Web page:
Individual Retirement Account (IRA)
When it comes to your retirement, it’s never a bad idea to maximize your savings as early as possible. By investing early and consistently, you’ll be at a huge advantage for securing a comfortable retirement.
An IRA is part of any solid retirement savings strategy. Though you may be contributing to a retirement plan at work, having an IRA allows you another tax-efficient method of saving for retirement. And if you have multiple retirement accounts, you can consolidate all your retirement assets into an IRA.
What is an IRA?
An Individual Retirement Account, or IRA, is a tax-advantaged retirement savings account. Unlike employer-sponsored accounts like 401(k)s, IRAs are opened by individual investors.
Upon opening an IRA, you can invest your funds into stocks, exchange-traded funds, and mutual funds. You can also use your IRA to supplement any of your employer-sponsored retirement plans, which unlocks a potentially wider range of investment options.
There are various types of IRAs including Traditional, Roth, SEP, SIMPLE, and Rollover. Each has different requirements, conditions, and unique benefits.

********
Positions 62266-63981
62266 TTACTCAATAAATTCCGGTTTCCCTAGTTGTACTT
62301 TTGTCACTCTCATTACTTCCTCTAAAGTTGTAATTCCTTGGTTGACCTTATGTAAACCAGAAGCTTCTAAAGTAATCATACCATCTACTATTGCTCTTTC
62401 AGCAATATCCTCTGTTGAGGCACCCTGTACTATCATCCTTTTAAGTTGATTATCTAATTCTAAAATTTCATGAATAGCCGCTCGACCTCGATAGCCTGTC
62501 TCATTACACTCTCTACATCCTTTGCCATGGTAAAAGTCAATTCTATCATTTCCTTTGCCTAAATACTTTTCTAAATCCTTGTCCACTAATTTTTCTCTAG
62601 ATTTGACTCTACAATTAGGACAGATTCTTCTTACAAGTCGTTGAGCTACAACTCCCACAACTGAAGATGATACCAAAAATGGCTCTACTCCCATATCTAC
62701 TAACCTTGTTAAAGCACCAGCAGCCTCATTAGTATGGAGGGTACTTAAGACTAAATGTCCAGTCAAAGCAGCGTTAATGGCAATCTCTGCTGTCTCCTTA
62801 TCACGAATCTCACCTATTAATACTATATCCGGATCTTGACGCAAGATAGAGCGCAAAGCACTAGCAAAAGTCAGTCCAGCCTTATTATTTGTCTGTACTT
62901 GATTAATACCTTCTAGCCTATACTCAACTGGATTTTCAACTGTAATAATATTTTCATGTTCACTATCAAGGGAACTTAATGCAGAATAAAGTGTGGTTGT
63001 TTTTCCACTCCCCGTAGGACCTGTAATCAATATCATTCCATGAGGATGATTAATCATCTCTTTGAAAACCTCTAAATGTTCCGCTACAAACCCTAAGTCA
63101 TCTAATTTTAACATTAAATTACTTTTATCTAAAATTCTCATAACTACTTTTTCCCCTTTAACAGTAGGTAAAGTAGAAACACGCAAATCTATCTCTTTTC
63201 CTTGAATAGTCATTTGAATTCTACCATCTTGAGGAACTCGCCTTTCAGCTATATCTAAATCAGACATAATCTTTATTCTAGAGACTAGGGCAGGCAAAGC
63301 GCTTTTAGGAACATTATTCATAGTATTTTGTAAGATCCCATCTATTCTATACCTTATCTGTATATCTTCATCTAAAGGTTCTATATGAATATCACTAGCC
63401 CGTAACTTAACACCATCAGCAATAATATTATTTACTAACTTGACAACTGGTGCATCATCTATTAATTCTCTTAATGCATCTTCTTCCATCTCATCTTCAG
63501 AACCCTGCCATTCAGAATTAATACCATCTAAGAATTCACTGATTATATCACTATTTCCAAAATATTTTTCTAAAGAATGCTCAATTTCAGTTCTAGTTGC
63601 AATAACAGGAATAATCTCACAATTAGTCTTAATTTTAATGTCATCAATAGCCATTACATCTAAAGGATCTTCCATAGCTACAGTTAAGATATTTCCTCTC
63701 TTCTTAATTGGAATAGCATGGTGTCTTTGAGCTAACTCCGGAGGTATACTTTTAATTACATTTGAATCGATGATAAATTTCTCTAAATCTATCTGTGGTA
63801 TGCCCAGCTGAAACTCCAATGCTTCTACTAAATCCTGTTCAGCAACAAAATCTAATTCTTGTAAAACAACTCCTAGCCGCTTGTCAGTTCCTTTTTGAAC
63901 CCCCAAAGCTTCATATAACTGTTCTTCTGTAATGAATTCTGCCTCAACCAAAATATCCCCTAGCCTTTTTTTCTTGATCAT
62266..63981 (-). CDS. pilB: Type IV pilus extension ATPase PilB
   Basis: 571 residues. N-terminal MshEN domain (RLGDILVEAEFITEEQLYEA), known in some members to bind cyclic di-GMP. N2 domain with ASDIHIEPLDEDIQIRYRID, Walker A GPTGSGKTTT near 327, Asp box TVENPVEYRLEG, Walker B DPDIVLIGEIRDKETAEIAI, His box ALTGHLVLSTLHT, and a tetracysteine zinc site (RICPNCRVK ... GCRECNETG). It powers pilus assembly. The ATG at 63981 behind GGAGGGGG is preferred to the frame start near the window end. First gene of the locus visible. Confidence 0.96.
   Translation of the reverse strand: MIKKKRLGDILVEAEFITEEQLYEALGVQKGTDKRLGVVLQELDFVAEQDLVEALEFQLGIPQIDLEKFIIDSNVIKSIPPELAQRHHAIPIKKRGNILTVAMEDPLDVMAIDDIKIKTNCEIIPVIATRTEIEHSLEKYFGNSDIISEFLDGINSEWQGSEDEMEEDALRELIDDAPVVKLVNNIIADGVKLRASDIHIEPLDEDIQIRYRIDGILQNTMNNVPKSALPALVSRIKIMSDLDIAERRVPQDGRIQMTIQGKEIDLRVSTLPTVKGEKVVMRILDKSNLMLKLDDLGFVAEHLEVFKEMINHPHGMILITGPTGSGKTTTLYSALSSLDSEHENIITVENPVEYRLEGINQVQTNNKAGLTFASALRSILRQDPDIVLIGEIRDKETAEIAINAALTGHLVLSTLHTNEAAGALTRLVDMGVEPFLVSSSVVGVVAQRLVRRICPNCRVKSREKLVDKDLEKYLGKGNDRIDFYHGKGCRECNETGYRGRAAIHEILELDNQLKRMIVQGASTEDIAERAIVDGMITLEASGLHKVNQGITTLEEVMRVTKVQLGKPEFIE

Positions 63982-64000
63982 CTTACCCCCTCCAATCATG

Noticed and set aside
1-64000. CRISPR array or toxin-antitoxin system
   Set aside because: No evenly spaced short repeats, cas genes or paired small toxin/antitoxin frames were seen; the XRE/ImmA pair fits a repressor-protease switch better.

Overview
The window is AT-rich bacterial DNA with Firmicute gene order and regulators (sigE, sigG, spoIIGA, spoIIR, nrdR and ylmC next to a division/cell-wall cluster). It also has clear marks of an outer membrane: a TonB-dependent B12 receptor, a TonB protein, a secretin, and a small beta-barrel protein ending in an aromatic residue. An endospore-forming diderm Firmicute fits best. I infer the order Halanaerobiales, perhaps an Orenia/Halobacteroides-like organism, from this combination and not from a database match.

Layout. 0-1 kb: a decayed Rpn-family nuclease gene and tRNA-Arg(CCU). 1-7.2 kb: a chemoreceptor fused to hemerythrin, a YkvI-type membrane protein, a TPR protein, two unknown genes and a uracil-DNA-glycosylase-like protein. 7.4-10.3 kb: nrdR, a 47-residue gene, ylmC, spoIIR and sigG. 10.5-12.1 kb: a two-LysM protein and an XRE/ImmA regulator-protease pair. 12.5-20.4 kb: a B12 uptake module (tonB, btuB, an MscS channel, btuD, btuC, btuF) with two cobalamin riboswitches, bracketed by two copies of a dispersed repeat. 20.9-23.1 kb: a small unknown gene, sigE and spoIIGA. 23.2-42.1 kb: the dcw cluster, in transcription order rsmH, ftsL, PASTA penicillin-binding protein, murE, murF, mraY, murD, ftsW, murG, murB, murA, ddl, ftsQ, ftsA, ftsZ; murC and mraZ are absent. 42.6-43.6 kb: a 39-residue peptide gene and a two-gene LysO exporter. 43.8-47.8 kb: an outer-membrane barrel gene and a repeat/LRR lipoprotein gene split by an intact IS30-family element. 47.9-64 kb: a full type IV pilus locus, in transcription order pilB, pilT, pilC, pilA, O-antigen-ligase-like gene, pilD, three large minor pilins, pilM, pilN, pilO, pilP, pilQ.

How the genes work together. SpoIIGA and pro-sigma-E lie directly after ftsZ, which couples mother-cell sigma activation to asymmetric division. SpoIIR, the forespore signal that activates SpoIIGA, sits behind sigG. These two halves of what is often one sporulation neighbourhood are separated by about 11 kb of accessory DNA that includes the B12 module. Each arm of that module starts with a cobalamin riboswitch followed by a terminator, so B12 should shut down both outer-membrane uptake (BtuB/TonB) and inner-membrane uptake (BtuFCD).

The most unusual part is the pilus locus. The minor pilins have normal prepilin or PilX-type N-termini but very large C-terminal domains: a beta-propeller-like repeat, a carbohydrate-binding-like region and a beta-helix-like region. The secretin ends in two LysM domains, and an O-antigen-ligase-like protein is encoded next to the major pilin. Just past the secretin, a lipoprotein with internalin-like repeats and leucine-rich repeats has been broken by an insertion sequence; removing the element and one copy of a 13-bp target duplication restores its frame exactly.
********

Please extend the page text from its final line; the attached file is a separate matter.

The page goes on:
Depending on the type of IRA, you benefit from one of two huge tax perks:
- Tax-deferred growth so you can postpone taxes until you withdraw your money from your account, and
- Tax-free growth so you won’t owe taxes on your investment earnings at all
In exchange for these tax benefits, there are certain restrictions, such as contribution limits and an early withdrawal penalty.
An IRA can include savings from several different sources. In addition to contributing directly, you can also roll over contributions from 401(k)s and other employer-sponsored retirement plans.
Whether you choose a Traditional, Roth, SEP, or SIMPLE IRA, the tax benefits allow your savings to compound at a much faster rate than in a taxable account. If you need to save for living expenses, travel plans, and passion projects in retirement, having an IRA is a no-brainer.
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- I've heard of a Rollover IRA. What's that?
- How Does an IRA Work?
- Individual Taxpayers: Traditional vs. Roth IRA
- Small Business Owners and Self-Employed Individuals: SEP vs. SIMPLE IRA
- Interested in opening an IRA?
I’ve heard of a Rollover IRA. What’s that?
The Rollover IRA is an account that allows you to move funds from your old employer-sponsored retirement plan into an IRA. Generally, folks will open a Rollover IRA after leaving a job with an employer-sponsored plan, such as a 401(k) or 403(b).